Source: advance copy provided by publisher in exchange for an honest review

Mistletoe and Mr. Right is an adorable read in the lead up to the holiday season. I didn't realize that it's the sequel to The Tourist Attraction but I don't think I missed out on anything by reading out of order. 

Lana is a high-powered business woman with the brains to envy. Moose Springs has been her long-awaited passion project because it feels like a home to her. Too bad the locals see her as an intruder who wants to change the nature of their small town vibe. All she wants to do is help it grow and prosper and eventually make a home there. At least she has reinforcements with Zoey and her boyfriend, Graham, a local business owner. Between balancing construction needs, being on the board of her family's multi-million dollar business empire, catching the dreaded Santa Moose that's terrorizing the town's Christmas decor (yes, there's a rogue moose running amuck), she's slowly falling in love with Rick, the laid back resident and quiet owner of the local pool hall. Lana's plans are threatened when her family starts to question her commitment to Moose Springs, viewing it as a waste of financial resources. She has to work overtime to defend the town and the people even if they don't return the sentiment.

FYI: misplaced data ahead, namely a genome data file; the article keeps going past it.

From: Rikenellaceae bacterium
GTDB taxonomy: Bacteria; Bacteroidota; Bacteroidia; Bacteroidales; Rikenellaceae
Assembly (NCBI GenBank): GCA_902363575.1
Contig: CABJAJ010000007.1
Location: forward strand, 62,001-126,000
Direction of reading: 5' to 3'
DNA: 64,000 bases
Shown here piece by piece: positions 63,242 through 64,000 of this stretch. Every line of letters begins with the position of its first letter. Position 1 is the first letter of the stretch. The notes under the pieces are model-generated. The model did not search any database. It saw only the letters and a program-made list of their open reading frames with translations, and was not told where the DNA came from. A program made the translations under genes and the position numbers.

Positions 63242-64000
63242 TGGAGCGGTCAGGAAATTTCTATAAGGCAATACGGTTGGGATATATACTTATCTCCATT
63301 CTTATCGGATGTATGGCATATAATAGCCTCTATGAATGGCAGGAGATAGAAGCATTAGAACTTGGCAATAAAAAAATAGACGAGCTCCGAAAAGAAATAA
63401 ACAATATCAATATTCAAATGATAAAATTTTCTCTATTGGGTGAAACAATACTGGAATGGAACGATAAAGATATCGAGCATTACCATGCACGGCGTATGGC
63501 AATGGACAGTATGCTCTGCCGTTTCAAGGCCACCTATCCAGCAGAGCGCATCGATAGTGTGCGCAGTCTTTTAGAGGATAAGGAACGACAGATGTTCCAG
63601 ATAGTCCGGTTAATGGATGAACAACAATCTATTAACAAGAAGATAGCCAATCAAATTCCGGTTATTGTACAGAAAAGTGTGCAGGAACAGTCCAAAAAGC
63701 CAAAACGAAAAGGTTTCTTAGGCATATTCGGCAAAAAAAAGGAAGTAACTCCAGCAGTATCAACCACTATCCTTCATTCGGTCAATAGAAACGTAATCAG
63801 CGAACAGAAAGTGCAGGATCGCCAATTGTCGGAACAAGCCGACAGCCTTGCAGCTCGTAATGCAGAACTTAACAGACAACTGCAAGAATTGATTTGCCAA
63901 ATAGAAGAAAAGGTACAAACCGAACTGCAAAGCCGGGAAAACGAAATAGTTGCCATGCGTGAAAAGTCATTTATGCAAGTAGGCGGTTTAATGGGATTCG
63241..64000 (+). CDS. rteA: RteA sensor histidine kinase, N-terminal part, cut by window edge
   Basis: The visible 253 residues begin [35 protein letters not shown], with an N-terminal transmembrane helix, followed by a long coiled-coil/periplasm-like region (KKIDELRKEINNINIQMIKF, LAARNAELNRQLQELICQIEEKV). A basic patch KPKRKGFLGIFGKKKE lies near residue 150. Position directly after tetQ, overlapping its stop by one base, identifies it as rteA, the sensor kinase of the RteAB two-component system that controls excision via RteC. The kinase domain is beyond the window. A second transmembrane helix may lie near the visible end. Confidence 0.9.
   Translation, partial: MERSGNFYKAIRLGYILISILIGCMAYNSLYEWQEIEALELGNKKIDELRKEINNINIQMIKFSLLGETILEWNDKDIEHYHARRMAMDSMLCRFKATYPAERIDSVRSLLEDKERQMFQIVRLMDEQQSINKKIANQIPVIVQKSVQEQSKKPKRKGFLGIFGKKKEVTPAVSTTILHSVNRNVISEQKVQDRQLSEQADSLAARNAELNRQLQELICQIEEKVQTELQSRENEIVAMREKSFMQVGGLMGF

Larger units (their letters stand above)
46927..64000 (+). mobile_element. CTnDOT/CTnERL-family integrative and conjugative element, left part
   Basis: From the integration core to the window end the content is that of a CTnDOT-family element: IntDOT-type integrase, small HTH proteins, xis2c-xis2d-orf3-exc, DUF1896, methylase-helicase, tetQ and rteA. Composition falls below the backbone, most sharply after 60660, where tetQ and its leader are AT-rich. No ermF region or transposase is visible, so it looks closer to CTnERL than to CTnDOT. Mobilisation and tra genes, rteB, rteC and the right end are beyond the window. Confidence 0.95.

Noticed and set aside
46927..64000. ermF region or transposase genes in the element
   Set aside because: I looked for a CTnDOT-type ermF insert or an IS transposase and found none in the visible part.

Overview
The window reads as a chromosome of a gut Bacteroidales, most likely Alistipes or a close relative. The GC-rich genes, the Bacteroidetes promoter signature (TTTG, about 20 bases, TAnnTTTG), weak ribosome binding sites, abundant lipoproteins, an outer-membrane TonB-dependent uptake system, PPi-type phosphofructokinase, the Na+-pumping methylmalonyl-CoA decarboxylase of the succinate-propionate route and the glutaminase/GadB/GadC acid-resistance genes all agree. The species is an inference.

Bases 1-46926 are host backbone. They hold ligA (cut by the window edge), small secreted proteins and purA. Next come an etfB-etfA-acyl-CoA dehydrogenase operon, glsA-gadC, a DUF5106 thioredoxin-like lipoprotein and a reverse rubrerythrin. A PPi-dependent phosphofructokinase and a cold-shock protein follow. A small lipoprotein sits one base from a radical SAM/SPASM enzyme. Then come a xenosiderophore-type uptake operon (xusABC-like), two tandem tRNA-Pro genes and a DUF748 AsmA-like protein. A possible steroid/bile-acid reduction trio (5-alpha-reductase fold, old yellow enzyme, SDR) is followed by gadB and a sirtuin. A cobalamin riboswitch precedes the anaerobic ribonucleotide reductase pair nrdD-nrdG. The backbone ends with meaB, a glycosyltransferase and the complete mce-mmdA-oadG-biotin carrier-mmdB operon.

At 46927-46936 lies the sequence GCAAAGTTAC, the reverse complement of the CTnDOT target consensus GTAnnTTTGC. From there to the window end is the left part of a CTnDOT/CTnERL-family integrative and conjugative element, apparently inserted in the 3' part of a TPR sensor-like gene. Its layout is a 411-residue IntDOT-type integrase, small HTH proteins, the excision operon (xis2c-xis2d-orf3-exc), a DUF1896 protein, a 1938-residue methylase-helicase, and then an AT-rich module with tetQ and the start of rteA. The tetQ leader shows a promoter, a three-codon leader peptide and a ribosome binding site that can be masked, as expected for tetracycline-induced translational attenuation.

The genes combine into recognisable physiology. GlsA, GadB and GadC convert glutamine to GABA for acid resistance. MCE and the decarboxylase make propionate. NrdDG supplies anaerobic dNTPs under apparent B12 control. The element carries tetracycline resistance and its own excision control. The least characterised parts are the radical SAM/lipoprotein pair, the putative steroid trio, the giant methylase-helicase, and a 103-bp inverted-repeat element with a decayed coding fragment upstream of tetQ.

This story is simply too adorable and right in keeping with that cozy small town feeling. It's all about people with good intentions who just want to go about doing their own thing. I really liked Lana, too. She's a smart businesswoman who handles herself well even when someone's trying to back her into a corner. She also looks to make personal connections, something she's felt lacking in her upbringing. She's always had to put on a good, professional face so it's easy to see why Moose Springs is a place where she can put that aside and just be. 

As for Rick ...I pictured him as Mutt from from Schitt's Creek. He's the guy who just wants to be under the radar, likes simple things and is a wee bit clueless about how to woo the woman he thinks is out of his league. I liked that he isn't intimidated by Lana's career or business smarts. He's only doubtful because he's a true small town guy while she's a world traveler, so his concern is that he won't be exciting enough for her. Seriously, Rick is so endearing and I just want him to have all the good things in life. There's a fantastic scenario they wind up in on their first official date that is so bizarre and just out there. Yeah, bizarre is a good word for it.

It may seem like it's far away but Christmas will be upon us soon. Reading Mistletoe and Mr. Right would be a good start to your holiday season!

~ Bel